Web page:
What is snoring?
While this may seem obvious, snoring is the sound that a person makes when sleeping. It can be caused by a range of things, from short-term conditions such as congestion from a cold to serious conditions like sleep apnea.
The sound you make when snoring is caused when tissues in your nose or throat vibrate. This vibration happens when your airway is restricted by some kind of blockage. This can be from excessive phlegm or snot when you have a cold, a deviated septum in the nose, loose fatty tissue in the throat, swollen tonsils or adenoids, or even your tongue that has fallen backward into your throat.
Treatments for snoring are designed to remove or reduce the blockage so that you can breathe more easily. This could be done by using herbal remedies to clear blockages of phlegm, by surgically repairing or removing tissue that gets in the way, by opening airways to let in more air (repositioning the head and neck, or using nose strips to open the nostrils), by using a mouthpiece that holds your jaw forward, or even by doing exercises that improve the tone of the flesh in your mouth and throat.
Snoring is a problem all on its own. But, snoring can also be a sign of something more serious.
What is sleep apnea?
Quite literally, sleep apnea is when you stop breathing at night. Generally sleep apnea is caused when something completely blocks your airway, preventing air from getting past. Sufferers of sleep apnea will stop breathing repeatedly through the night.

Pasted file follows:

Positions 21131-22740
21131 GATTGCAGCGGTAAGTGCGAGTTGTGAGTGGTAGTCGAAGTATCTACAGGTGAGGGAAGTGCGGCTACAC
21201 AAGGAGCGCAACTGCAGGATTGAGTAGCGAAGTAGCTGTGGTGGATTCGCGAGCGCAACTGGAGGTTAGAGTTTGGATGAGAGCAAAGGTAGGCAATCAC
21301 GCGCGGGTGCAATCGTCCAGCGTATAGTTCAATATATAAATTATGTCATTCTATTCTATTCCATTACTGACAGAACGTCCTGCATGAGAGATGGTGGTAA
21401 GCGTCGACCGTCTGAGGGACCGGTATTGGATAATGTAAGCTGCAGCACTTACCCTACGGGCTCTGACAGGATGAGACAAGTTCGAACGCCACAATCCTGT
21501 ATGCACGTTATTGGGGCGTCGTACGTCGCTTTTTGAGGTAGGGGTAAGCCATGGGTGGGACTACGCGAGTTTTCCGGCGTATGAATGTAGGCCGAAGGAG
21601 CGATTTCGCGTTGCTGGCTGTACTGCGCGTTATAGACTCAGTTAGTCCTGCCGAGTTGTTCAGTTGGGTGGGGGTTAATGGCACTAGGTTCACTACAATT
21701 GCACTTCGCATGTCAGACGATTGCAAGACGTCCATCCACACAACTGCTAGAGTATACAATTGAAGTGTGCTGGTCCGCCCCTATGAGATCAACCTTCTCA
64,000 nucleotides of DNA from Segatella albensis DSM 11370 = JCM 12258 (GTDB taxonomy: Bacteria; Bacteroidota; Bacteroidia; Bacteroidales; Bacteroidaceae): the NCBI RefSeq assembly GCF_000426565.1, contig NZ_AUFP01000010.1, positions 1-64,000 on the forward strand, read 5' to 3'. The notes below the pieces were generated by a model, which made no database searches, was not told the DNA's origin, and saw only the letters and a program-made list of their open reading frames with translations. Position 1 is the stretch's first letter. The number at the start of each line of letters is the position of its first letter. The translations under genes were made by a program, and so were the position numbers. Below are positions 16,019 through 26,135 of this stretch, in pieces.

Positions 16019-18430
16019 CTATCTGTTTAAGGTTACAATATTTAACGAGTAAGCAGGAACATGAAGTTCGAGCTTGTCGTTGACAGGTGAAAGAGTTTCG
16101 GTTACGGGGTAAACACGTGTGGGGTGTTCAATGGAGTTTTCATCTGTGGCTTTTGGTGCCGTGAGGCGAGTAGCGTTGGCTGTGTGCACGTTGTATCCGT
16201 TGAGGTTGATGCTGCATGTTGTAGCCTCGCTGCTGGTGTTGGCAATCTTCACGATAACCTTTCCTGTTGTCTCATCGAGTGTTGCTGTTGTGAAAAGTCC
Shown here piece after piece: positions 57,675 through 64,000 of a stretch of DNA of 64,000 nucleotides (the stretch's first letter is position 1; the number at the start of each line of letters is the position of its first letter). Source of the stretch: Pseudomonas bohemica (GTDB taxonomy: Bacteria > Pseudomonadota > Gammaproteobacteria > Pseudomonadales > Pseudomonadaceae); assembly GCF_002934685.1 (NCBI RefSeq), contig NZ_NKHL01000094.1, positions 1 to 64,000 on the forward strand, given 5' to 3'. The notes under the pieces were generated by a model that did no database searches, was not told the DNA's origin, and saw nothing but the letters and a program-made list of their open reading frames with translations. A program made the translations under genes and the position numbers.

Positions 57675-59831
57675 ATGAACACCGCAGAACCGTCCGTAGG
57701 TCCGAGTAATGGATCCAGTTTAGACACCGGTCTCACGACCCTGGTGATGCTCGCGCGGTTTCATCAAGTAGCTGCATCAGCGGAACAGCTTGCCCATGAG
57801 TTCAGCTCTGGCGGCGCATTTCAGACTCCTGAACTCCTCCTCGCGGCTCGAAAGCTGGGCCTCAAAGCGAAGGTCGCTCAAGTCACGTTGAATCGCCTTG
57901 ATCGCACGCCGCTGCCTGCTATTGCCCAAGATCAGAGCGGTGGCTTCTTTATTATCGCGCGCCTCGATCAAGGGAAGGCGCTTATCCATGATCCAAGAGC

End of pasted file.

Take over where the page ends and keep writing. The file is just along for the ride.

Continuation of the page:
When you stop breathing your brain becomes oxygen deprived for a short period of time. This causes it to send you a signal that partially awakens you so that you begin breathing again.
The blockage is generally caused by tissue that loses its tone as you sleep, thus falling into the airway. When you sleep on your back everything tends to get pulled into the back of your throat by gravity, making it possible for your airway to be blocked. Sometimes your jaw falls backwards, allowing your tongue to sink into your throat, blocking it and preventing normal breathing.
One of the most common indicators of sleep apnea is snoring. The characteristic breathing pattern of a person with sleep apnea starts with moderate to severe snoring, which suddenly stops. There is a period of no sound, when you are not breathing, followed by a sharp gasp or grunt which is followed by more snoring.
Another indicator of sleep apnea is increased fatigue and loss of energy during the day. A person can have several episodes of apnea in an hour, and these breaks in breathing greatly decrease the quality of oneís sleep.
Treatment for sleep apnea is somewhat different than that for snoring. While traditional snoring remedies can help, they may not be enough. If you have moderate to severe sleep apnea your doctor will probably recommend a Continuous Positive Airway Pressure (CPAP) mask. Sometimes surgery to remove the soft palate, adenoids, and tonsils is prescribed. The goal is to reduce the chance of blocking the airways with soft tissues.
How do I know the difference?
If you snore on a regular basis you should try talking to your doctor. This is especially important if you have an irregular breathing pattern at night. Your doctor will likely send you to a sleep lab where they will observe your sleep. From this visit the specialist will be able to assess your snoring, and discover any sleep apnea that may be occurring.
Sleep apnea is far more common than you might think. It can be very serious, for it is even possible to die from severe sleep apnea if you are not able to regain your breath. So if you snore a lot, donít take chances, and get it checked out.